Finding that statins could slow dementia stimulates further research

Blood fat-lowering statins could slow the progression of Alzheimer’s disease, at least for some patients. This is the result of a new study led by Karolinska Institutet published in Alzheimer Research and Therapy. But the researchers are cautious in their interpretations and see the results as a first step in a research journey that may eventually provide the answer.

A new study shows that people with Alzheimer’s dementia deteriorated more slowly in their cognitive functions if they were also treated with a lipid-lowering statin, compared to those who were not treated. However, the study is an observational study where the researchers have compared data on the patients from a registry and therefore cannot answer whether there really is a causal relationship. Thus, the researchers are cautious in their interpretations.

“People with Alzheimer’s dementia treated with statins had better cognitive development over time. However, the results of the study do not mean that we now have evidence that people with dementia should be treated with statins. But on the other hand, we can’t see any support for not doing so. So, if a person needs statins for high blood lipids, a dementia diagnosis should not stop the treatment,” says Sara Garcia-Ptacek, docent of neuroscience and assistant professor at the Department of Neurobiology, Care Sciences and Society, and research leader of the current study.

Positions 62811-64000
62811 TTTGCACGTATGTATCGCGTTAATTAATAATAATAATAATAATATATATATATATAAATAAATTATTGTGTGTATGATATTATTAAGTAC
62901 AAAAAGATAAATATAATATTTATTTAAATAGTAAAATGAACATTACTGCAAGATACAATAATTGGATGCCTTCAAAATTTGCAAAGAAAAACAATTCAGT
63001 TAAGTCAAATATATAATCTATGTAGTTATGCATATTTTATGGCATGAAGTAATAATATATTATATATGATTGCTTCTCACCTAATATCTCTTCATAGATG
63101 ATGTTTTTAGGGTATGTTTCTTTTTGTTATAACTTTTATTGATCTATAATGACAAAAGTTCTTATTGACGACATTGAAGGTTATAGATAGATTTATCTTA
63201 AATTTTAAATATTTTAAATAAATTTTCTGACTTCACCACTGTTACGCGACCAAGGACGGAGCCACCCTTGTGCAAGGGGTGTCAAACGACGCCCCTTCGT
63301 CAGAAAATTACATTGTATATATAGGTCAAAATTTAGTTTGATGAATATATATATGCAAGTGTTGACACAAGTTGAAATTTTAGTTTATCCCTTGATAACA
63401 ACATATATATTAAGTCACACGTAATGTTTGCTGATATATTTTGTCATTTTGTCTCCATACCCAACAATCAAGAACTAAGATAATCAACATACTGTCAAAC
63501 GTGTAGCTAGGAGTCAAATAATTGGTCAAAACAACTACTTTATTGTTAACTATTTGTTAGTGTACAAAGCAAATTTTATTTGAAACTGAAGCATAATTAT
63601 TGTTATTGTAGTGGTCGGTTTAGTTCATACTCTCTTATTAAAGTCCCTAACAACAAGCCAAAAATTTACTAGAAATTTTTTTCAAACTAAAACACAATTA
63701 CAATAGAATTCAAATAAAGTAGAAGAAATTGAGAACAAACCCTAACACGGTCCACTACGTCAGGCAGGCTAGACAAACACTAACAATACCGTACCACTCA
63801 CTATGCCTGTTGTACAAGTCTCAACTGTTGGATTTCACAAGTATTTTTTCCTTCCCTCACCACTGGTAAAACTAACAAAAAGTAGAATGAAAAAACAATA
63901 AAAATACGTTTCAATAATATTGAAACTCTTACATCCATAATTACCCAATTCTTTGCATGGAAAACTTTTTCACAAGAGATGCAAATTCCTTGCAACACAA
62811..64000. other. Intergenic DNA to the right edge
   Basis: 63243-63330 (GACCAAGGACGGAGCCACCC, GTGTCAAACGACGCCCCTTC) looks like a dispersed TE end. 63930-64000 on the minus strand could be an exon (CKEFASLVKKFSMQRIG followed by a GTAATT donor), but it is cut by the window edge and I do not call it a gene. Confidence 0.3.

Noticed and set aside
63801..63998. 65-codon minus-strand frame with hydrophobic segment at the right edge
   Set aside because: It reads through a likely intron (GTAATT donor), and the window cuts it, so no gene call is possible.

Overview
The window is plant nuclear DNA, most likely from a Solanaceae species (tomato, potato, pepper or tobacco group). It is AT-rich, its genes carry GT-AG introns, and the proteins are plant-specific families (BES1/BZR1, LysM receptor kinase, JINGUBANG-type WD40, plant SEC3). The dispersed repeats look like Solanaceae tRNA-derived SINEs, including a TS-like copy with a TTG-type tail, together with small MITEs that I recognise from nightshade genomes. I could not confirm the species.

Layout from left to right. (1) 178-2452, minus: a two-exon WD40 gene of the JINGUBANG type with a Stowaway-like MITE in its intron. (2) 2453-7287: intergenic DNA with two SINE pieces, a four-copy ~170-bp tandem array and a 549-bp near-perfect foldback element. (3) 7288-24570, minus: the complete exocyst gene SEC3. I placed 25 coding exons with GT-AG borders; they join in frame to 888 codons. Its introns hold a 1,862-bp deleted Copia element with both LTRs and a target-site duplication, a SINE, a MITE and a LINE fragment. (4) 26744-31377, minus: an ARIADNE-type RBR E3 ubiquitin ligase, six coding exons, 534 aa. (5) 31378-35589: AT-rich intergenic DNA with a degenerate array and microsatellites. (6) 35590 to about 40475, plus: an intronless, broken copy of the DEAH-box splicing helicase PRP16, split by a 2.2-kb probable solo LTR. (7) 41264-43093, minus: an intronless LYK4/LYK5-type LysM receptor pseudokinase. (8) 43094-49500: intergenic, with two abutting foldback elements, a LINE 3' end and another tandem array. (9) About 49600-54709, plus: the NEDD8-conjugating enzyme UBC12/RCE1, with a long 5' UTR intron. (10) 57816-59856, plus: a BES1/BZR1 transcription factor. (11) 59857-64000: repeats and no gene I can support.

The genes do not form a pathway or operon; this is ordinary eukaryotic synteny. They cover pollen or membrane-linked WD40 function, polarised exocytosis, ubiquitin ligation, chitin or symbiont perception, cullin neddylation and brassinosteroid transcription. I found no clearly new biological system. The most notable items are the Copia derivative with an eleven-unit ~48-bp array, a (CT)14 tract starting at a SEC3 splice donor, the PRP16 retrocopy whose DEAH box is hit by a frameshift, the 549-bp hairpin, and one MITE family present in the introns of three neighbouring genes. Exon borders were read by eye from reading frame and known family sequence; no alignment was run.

The reason she emphasizes safety is that statins were initially suspected of causing confusion in patients with dementia. There has therefore been some resistance to prescribing statins to these patients.

The study included data from more than 15 500 patients with dementia who also had an indication for lipid-lowering treatment. Almost 11,000 of them were treated with statins. In general, the patients who were treated with statins had slightly higher values in the cognitive tests carried out, even though they were more likely to have diagnoses such as high blood pressure, cardiovascular disease and diabetes, all of which are risk factors for dementia.

Sara Garcia-Ptacek explains that the research team started with a hypothesis that statins could slow the progression of dementia and cast a fairly wide net to see if they could find evidence of this.

“The basic idea of this study was to pave the way for a more precise cohort study that could eventually lead to a clinical intervention study, which is what is needed to prove a causal link between statins and cognition,” says Sara Garcia-Ptacek.

The idea that statins could affect the risk or progression of dementia is not new. There are even some clinical studies done, but they have all been negative.

“We believe that only certain patients with Alzheimer’s dementia may benefit from statins and that previous clinical trials have been too small to show any significant differences. “Our idea is to try to crystallize which patient groups benefit the most and why, before embarking on clinical trials,” says Sara Garcia-Ptacek.

The research was funded by Region Stockholm, the Swedish Research Council and the Dementia and Margareta af Ugglas Foundation.

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